An alternative to outsourcing or using internal staff is the hybrid approach. Implemented properly, this approach combines the strengths of both internal and external resources in a synergistic way. The following three scenarios provide some examples of how labor can be divided:

  • Scenario 1: Digitize original materials using in-house staff but have an outside service process the digital images onto CDs, tape backups, etc., for archival and access purposes. This approach reduces the administrative tasks associated with digitizing, which can often decrease the rate of image capture. This approach is recommended if production is a priority and if there are reservations about allowing personnel outside the institution to handle the source materials.

  • Scenario 2: Use outside contractors on-site, working with in-house staff to digitize the materials. This approach is recommended for an organization that wants its staff to gain technical experience in quality control while also rapidly getting the project under way.

  • Scenario 3: Outsource the entire digitizing project, but manage the post-capture activities in-house. This approach is recommended if the materials to be digitized are not precious originals, but film intermediaries. It also lets the organization devote its time to developing ways to use the digital images in its access and production projects rather than to creating those digital images.

The approach that is selected (in-house, outsource, or hybrid) will have a direct effect on staffing and equipment decisions and, therefore, on the budget. Table 1 helps identify the staffing and equipment implications of in-house and outsourcing approaches. Elements of each approach may be combined. Actual costs are not identified because they will vary according to an institution's geographic area, staff experience, and skill level.

All the staffing and equipment items noted in Table 1 are important. Cutting back on any of them will have negative implications on a project. (Refer to the section entitled "Managing Cost Implications" for further details.)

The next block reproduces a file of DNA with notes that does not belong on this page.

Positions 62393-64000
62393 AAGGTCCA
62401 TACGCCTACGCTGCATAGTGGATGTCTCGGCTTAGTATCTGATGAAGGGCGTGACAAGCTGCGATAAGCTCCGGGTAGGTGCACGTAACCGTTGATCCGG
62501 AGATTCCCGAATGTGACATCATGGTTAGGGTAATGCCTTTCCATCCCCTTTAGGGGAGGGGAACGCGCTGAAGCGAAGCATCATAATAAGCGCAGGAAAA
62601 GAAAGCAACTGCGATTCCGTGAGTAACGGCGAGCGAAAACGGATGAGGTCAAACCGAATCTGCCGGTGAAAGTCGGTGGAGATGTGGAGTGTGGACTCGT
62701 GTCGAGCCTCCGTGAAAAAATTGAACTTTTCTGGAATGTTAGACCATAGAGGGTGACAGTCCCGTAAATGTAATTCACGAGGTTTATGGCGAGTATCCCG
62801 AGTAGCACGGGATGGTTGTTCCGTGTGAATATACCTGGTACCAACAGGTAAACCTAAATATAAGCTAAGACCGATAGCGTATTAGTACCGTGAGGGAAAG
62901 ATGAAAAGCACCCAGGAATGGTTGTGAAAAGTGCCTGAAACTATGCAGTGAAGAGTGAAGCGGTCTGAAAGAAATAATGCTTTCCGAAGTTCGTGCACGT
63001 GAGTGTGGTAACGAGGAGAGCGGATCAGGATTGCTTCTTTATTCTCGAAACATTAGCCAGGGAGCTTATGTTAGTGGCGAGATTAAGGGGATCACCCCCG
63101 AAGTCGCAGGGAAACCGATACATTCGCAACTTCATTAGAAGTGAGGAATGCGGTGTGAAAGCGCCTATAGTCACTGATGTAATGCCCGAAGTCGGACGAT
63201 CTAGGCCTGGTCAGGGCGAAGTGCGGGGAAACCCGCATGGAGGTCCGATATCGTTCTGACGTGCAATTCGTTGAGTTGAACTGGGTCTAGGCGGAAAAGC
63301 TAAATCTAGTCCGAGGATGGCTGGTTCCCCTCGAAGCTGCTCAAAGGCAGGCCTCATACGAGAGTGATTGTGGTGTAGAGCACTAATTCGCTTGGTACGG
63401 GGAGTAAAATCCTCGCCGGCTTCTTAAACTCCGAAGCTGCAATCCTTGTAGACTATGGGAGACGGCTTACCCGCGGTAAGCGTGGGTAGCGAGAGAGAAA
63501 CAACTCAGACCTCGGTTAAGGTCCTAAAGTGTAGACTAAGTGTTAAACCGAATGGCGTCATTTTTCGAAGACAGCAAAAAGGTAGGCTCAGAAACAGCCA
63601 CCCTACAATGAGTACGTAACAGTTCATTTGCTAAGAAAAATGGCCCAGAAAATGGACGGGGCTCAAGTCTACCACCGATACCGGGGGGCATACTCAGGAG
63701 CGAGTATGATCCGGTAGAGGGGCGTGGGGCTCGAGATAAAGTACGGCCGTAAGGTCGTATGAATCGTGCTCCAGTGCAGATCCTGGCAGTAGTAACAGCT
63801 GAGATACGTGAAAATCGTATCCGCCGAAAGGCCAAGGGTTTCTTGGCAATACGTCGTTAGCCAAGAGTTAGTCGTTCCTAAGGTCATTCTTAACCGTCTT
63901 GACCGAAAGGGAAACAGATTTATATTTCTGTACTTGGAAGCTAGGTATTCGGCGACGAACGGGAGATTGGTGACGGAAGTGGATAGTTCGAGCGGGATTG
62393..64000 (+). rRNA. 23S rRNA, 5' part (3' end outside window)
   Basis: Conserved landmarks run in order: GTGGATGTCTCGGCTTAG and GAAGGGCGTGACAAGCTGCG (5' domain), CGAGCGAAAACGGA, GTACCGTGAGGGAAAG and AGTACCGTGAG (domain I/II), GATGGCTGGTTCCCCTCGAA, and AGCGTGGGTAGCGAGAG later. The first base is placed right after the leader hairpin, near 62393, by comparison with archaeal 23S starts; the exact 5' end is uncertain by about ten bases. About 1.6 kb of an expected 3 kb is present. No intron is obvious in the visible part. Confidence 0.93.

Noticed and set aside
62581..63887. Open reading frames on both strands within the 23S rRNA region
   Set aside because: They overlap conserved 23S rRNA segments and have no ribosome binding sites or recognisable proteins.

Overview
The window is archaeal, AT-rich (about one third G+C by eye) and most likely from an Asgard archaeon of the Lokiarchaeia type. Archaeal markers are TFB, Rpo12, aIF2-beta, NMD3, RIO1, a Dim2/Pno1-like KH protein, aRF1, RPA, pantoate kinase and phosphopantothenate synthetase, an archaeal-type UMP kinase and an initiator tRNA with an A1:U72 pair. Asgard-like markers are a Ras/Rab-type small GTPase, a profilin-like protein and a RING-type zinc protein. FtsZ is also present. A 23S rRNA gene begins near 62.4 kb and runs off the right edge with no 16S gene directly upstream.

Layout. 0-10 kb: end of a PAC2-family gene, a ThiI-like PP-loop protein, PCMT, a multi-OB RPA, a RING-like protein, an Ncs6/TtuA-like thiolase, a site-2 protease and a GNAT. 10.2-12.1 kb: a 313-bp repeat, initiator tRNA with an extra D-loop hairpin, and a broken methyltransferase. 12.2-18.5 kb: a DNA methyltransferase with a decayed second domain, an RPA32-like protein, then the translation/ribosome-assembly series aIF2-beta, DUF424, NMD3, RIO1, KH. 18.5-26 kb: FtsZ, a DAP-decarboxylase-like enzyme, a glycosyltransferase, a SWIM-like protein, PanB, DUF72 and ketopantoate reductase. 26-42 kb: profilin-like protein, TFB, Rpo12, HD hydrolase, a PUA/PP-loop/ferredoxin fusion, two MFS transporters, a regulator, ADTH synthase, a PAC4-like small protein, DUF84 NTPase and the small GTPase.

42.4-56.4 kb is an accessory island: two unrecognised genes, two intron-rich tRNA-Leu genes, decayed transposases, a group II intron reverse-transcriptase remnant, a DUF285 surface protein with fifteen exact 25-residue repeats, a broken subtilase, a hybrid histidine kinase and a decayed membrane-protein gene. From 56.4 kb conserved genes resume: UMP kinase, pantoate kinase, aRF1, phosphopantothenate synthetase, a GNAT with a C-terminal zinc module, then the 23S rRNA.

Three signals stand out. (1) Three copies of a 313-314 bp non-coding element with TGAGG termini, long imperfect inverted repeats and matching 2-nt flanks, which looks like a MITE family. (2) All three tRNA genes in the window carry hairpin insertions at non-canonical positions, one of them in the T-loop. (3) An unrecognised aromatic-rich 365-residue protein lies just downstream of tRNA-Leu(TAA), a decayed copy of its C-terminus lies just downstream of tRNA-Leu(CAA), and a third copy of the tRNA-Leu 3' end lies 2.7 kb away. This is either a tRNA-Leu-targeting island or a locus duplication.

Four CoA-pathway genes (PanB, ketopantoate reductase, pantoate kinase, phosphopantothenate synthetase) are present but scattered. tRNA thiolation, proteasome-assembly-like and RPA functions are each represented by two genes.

Table 1. Planning a digital imaging project: staffing and equipment guidelines

Staffing Description
In-house   project
Outsourced project
Project managers (internal) Internal project managers are required to manage project goals and institutional expectations, identify staffing and equipment costs, coordinate archival and access needs across departments, and adapt the digital plan as necessary to achieve success. x x
Vendor project managers Vendor project managers run the digital operation and allocate appropriate staffing and expertise to the project.   x
Photo services staff Institutions with an internal photo services division should use it to manage, operate, and maintain the digital project. If the project is outsourced, photo services staff must closely interact with the vendor. x x
Curatorial and archives staff Internal curatorial or archives staff members, or both, identify project goals, choose objects for digitizing, identify preservation concerns, and project the short- and long-term uses for the digital images. x x
Conservators and preservationists In-house conservators or preservationists should review the project before it begins and identify conservation and preservation concerns. x x
External consultants External consultants may advise on digital studio setup, system integration and networking concerns, archival storage issues, color-management needs, and other matters. x x
Grant writers Grant writers may be needed to write proposals to secure funding for the project. x x
Computer/technology staff Computer and technology staff set up the system, resolve network issues, design storage systems, and performs similar tasks. An institution that does not have these resources must secure outside resources to set up the computers and networks and to handle maintenance. x x
Preparators and art handlers Preparators and art handlers prepare and transport objects to the studio for digitizing. An institution dealing with surrogates may not require this type of staff. x x
Quality and production managers These supervisors set and maintain image quality-control standards and production goals. Their functions should be separate from those of the scanner or camera operators and technicians. x